resulted in a reduction in the number of motor vehicle
manufacturers from five to three, the industry produces fewer motor
vehicles than it did in the mid 1980’s when the Button Car
Plan was announced.
- The fourth issue is the WTO consistency of the ATS which is a
form of production subsidy.
Proposed section 3 of Part 1
of the Bill sets out the object of the Act, which is to encourage
competitive investment and innovation in the Australian automotive
industry through the provision of assistance to ATS participants.
The object is to be achieved in a way that improves environmental
outcomes and promotes the development of workforce skills.
The Automotive Transformation Scheme
Proposed paragraphs 5(1)(a) to (h) of
Division 1 prescribe the matters that must be
included in the regulations.
Proposed subsection 5(2) of Division
1 establishes the ATS as a self-assessment scheme.
Proposed section 7 of Division
2 provides that ATS has two types of assistance: capped
assistance and uncapped assistance. Proposed section
8 states that capped assistance under the ATS must not
exceed the stage caps. For Stage 1, commencing 1 January 2011 and
ending 31 December 2015, the cap must not exceed $1.5 billion. For
Stage 2, commencing 1 January 2016 to 31 December 2020, the cap
must not exceed $1 billion. Moreover, capped assistance cannot
exceed $300 million per year, although if less than $300 million is
paid in particular year, the ‘underspend’ can be
carried forward and paid in any later year of the relevant stage.
Thus it is possible that funding will exceed $300 million in some
Proposed section 9 ensures that payments made
to ATS participants may only be made if certain conditions are
satisfied. These include that money may be offset or recovered in
the circumstances specified in the regulations.
Proposed section 10 provides that amounts of
capped assistance will be appropriated from the Consolidated
Proposed sections 11 to 26 deal with monitoring
compliance with the ATS. Overall, the powers are fairly standard
for a Commonwealth scheme of this nature. Amongst other things, an
authorised officer may enter premises without consent under a
monitoring warrant issued by a
They may operate electronic equipment at the premises in order to
exercise monitoring powers and require a person to answer questions
and produce documents requested by the authorised officer who
enters the premises under a monitoring warrant. A person that is
required by the authorised officer to answer questions, produce
documents etc, but refuses to do so or otherwise fails to comply,
commits an offence carrying a maximum penalty of six months
imprisonment: proposed section 24. However, no
offence is committed if the person has a reasonable excuse –
this includes the situation that the answering of a question etc
would tend to incriminate them.
It is worth noting that in Commonwealth legislation dealing with
regulatory schemes, self-incrimination is often not an excuse for
failing to comply with a requirement of an authorised officer
acting under a warrant. However, in such situations the person does
have some protection in that generally the information obtained is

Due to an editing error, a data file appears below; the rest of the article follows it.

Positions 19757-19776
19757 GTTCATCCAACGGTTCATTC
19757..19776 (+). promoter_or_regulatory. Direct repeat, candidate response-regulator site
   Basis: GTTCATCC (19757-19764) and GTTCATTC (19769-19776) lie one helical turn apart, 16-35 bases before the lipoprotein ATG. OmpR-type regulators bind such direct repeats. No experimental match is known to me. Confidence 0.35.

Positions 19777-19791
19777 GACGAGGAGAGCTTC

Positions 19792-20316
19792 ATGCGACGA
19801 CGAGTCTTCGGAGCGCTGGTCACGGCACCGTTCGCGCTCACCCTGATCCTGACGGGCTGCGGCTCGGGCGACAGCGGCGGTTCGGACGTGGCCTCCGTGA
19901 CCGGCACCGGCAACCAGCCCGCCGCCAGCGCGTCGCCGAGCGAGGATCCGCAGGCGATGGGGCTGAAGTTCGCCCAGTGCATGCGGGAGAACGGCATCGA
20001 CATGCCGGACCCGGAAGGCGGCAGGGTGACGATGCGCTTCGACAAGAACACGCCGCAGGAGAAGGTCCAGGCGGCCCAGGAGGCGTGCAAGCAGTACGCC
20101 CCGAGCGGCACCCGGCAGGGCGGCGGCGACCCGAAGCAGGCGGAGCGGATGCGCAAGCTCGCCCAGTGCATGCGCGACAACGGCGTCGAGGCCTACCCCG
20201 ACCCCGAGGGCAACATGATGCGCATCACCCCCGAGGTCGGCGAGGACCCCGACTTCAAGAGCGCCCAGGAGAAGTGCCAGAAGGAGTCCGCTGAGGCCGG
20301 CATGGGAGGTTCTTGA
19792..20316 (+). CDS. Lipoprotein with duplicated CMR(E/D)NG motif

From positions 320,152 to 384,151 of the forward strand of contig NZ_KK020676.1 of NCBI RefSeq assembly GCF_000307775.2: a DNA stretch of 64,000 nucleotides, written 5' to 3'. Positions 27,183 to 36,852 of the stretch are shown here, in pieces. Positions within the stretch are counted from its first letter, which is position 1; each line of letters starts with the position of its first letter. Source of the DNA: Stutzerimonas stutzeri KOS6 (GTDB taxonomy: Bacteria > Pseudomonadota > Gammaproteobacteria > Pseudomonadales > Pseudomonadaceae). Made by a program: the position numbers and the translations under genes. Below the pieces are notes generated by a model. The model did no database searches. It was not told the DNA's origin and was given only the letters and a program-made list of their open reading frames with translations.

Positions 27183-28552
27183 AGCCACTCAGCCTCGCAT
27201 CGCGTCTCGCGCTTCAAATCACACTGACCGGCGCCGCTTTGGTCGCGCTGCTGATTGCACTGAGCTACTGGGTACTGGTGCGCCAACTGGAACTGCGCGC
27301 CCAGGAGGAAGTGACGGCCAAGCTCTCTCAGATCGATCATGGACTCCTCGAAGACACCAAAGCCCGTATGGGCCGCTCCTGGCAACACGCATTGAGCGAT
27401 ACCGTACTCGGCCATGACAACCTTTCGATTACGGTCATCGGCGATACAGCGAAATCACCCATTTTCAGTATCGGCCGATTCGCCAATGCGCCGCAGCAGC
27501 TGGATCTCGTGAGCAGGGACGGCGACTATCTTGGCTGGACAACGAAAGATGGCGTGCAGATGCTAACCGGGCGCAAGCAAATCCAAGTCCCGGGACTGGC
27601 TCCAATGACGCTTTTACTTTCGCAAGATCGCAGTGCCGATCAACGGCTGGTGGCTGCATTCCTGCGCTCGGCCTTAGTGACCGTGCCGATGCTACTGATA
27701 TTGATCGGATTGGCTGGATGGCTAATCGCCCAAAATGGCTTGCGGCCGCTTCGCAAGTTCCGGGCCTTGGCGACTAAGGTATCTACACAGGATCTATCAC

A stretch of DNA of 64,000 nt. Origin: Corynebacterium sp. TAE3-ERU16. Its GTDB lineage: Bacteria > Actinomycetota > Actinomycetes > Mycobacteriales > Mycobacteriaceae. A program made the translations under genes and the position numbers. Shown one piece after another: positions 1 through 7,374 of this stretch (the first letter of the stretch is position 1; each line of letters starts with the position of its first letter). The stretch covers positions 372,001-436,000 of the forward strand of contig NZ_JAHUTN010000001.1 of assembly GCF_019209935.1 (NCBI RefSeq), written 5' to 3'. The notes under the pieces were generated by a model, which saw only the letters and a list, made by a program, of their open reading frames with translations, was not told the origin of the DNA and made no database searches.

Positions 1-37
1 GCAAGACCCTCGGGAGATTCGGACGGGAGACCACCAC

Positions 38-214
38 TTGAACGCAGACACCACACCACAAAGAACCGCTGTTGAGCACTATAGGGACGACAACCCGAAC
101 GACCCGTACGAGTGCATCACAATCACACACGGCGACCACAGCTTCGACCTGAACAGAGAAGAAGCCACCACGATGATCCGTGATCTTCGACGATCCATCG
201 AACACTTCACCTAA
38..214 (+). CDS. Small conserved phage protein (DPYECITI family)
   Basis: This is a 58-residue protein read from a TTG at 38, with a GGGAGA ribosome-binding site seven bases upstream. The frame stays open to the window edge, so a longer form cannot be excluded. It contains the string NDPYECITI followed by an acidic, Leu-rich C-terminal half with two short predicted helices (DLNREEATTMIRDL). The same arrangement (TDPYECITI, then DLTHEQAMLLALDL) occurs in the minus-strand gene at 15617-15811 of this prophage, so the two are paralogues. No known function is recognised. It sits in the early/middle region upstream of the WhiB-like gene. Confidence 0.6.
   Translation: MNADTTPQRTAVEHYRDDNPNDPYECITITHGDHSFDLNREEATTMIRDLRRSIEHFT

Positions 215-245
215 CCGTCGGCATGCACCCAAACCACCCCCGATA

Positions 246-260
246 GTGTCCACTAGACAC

inadmissible as evidence in a criminal proceeding, other than a
proceeding for giving false or misleading information or documents
under sections 137.1 and 137.2 of the Criminal Code Act
1995. Whether in this case the retention of self-incrimination
as a reasonable excuse for not complying with the requirement of an
authorised officer acting under a warrant is consistent with the
Government assertion that under the Bill the ATS will have a
‘strong monitoring regime’ is something that Parliament
may wish to consider.
Proposed section 26 provides that the power
conferred on a magistrate in respect of the issuing of monitoring
warrants, is conferred on a magistrate in a personal capacity, and
not as a court or member of a court.
The release of the New Car Plan follows a number of reviews of
the industry in recent years and more specifically the Bracks
Review. The review made 42 recommendations, the majority of which
have been incorporated into the New Car Plan. The review also
recommended that the existing scheduled tariff reductions proceed
While the quantum of assistance under the ATS is capped by the
Bill at $2.5 billion, details of the administration of the ATS are
lacking. The Explanatory Memorandum states that the administrative
details will be included in the regulations to reduce the
complexity of the legislation and provide flexibility in dealing
with changing circumstances in the automotive industry. The
regulations will need to ensure there is adequate monitoring and
evaluation of grant payments and that funding is not used to
“prop up” firms and the timing of payments reflects the
objectives behind the ATS. The industry will also need to ensure that it
understands the ATS to ensure that R&D projects and capital
investments are consistent with the ATS.
A specific concern is the WTO consistency of the ATS under the
SCM Agreement. The New Car Plan makes clear that the ATS is central
to the Government’s objective to establish Australia as one
of only a small number of countries capable of designing and
building environmentally cleaner cars. The New Car Plan also makes
clear that Australia will continue to pursue markets for its
automotive exports through the assistance provided under the ATS.
As a form of subsidy, the ATS will provide production incentives to
the industry directed to the supply of the export market. It is to
be noted that in the 1990s, encouraged by the Export Facilitation
Scheme, exports displayed their strongest growth until the scheme
was replaced by the more WTO acceptable ACIS.
Members, Senators and Parliamentary staff can obtain further
information from the Parliamentary Library on (02)
10 August 2009
Bills Digest Service